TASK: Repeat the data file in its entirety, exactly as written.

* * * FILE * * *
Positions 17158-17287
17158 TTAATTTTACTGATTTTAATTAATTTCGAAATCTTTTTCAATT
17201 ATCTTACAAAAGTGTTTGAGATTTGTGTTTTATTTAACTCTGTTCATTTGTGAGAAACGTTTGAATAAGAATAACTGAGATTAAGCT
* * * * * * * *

Positions 17158-17287
17158 TTAATTTTACTGATTTTAATTAATTTCGAAATCTTTTTCAATT
17201 ATCTTACAAAAGTGTTTGAGATTTGTGTTTTATTTAACTCTGTTCATTTGTGAGAAACGTTTGAATAAGAATAACTGAGATTAAGCT